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Business Insider: From seven to 70-strong London newsroom in a decade

Business Insider UK bureau chief and deputy executive editor say brand has got more creative and mature.

By Charlotte Tobitt

This year marks a decade since Business Insider opened its London bureau aiming to fill what it somewhat cheekily claimed at the time was a “void in the marketplace” for business leaders in the UK.

Then, Business Insider UK had a team of seven. Now, there is a team of around 70 journalists in the UK, and more than 500 globally.

It is also now one of the country’s biggest business news brands by audience.

UK bureau chief and business executive editor Spriha Srivastava and Shona Ghosh, deputy executive editor of business, told Press Gazette the brand has matured and “thoughtfully evolved” its coverage since 2014.

Ghosh said: “It does feel like we’re in a more mature place from when the London bureau first started in 2014… a few years ago, we couldn’t have talked about ourselves on a par with sometimes the FT or Bloomberg or Sky in the same way and now I think that we can.”

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In September, its six-person venture capital and startups team, part of Business Insider’s broader UK business team, received recognition as the best specialist/B2B journalism website in Press Gazette’s Future of Media Awards.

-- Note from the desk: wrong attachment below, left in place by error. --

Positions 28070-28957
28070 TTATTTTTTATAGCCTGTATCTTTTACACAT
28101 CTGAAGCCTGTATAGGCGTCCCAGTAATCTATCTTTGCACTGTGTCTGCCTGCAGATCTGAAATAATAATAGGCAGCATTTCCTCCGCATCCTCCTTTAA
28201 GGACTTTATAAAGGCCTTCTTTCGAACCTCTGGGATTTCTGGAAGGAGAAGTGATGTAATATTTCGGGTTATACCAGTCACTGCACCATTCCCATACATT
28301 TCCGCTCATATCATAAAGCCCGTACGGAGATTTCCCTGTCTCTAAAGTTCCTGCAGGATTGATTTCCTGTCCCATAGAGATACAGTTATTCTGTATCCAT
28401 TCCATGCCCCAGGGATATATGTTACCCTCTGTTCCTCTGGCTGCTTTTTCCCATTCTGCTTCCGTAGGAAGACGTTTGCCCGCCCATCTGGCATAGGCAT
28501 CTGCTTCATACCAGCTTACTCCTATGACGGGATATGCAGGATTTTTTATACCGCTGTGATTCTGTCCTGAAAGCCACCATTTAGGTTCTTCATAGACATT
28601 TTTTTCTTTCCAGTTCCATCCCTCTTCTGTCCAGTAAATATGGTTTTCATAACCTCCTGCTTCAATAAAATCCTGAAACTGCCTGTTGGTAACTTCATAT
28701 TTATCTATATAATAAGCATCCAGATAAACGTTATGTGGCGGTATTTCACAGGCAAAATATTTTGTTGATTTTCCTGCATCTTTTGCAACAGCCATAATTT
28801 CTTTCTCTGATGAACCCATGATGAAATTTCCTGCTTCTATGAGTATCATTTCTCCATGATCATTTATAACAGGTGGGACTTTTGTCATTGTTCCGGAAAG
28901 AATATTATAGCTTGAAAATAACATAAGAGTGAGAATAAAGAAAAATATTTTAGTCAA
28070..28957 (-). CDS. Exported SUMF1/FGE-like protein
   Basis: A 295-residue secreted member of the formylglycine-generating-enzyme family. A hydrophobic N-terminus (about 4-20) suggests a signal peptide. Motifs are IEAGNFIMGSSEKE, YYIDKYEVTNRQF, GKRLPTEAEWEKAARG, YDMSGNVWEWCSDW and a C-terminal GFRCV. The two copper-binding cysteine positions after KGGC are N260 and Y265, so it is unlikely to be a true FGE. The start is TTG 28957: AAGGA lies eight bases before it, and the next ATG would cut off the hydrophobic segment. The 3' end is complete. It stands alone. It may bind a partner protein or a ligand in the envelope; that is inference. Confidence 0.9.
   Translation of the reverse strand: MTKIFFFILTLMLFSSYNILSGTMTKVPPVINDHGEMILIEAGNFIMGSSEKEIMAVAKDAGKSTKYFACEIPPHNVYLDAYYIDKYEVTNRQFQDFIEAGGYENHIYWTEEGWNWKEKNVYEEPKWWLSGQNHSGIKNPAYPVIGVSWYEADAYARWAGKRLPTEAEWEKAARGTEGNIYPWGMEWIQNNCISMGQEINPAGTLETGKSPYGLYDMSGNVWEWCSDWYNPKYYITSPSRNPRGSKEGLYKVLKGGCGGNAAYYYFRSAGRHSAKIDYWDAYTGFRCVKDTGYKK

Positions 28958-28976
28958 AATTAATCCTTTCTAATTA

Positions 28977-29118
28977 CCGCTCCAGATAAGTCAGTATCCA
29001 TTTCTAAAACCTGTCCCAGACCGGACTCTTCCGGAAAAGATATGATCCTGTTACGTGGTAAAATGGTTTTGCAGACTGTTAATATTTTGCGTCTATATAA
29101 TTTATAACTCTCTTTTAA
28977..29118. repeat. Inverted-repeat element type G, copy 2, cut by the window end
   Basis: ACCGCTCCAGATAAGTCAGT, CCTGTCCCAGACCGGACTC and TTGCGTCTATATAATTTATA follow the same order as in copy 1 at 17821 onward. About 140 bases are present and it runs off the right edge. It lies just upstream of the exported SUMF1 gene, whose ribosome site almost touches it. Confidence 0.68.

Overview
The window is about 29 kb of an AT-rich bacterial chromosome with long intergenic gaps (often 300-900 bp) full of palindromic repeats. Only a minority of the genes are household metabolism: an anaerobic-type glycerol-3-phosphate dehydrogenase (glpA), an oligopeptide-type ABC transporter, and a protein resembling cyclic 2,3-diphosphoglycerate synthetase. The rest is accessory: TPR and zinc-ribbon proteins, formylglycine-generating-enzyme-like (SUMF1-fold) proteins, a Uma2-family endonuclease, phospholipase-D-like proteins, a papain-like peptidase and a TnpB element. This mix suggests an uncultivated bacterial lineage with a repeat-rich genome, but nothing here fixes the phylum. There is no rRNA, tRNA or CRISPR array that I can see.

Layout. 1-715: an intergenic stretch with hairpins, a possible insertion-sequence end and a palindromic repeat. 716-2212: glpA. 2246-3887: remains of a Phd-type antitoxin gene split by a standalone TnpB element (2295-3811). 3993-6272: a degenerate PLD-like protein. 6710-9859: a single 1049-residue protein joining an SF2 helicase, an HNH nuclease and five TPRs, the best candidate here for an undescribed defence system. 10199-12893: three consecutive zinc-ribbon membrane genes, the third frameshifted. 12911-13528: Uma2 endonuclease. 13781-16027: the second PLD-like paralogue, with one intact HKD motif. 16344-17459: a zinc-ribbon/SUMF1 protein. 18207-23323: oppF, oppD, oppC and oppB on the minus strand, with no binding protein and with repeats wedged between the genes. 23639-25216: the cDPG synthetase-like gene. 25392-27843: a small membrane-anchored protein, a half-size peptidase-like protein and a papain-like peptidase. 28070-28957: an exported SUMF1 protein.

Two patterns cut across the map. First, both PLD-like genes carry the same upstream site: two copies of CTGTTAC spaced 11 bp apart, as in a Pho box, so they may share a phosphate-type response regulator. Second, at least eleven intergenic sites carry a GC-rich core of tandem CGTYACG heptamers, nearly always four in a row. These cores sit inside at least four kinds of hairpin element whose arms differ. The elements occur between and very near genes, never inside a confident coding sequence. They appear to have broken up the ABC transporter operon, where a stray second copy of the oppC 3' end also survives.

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The judges said it had “carved out an impressive niche providing readers with deeply-researched news they can use which they can’t find anywhere else. As a result, it has already found a healthy base of subscribers and looks to be on a secure financial footing.”

Tech has been a “core plank” of Business Insider’s coverage since its start as Silicon Alley Insider in 2007 and Ghosh, who has helped to oversee the VC and startups team alongside senior editor Michael Cogley, said that when it launched in the UK there “wasn’t really a lot around interrogating startups and venture capital and tech… in a critical way.

“For a long time tech coverage was actually quite puffy and certainly the [Business Insider] reporters at that time were keen to serve an audience who were interested in tech but also interrogate when things can go wrong.”

Tech always a priority at Business Insider in US and UK

One of Business Insider UK’s first hires in 2014 was a tech editor, and Ghosh said the bureau has “always somewhat focused on startups and venture capital partly because… most of the major technology firms are of course in the US so we thought about what we could really attack from the London bureau”.

Ghosh said the landscape has got busier in the past decade, citing competitors including FT-backed site for the European startup scene Sifted which launched in 2019, The Information in the US, and Tech Crunch, owned by Yahoo.

There is still less focus on the UK and European startup scene compared to the US, however, and Ghosh said none of Business Insider’s competitors on this side of the Atlantic “precisely do what we do” in the VC and startup scene especially.

That includes a combination of “service journalism” – for example publishing redacted pitch decks to demystify the fundraising process – as well as “chasing perhaps juicier stories around bigger companies” although that area is more competitive.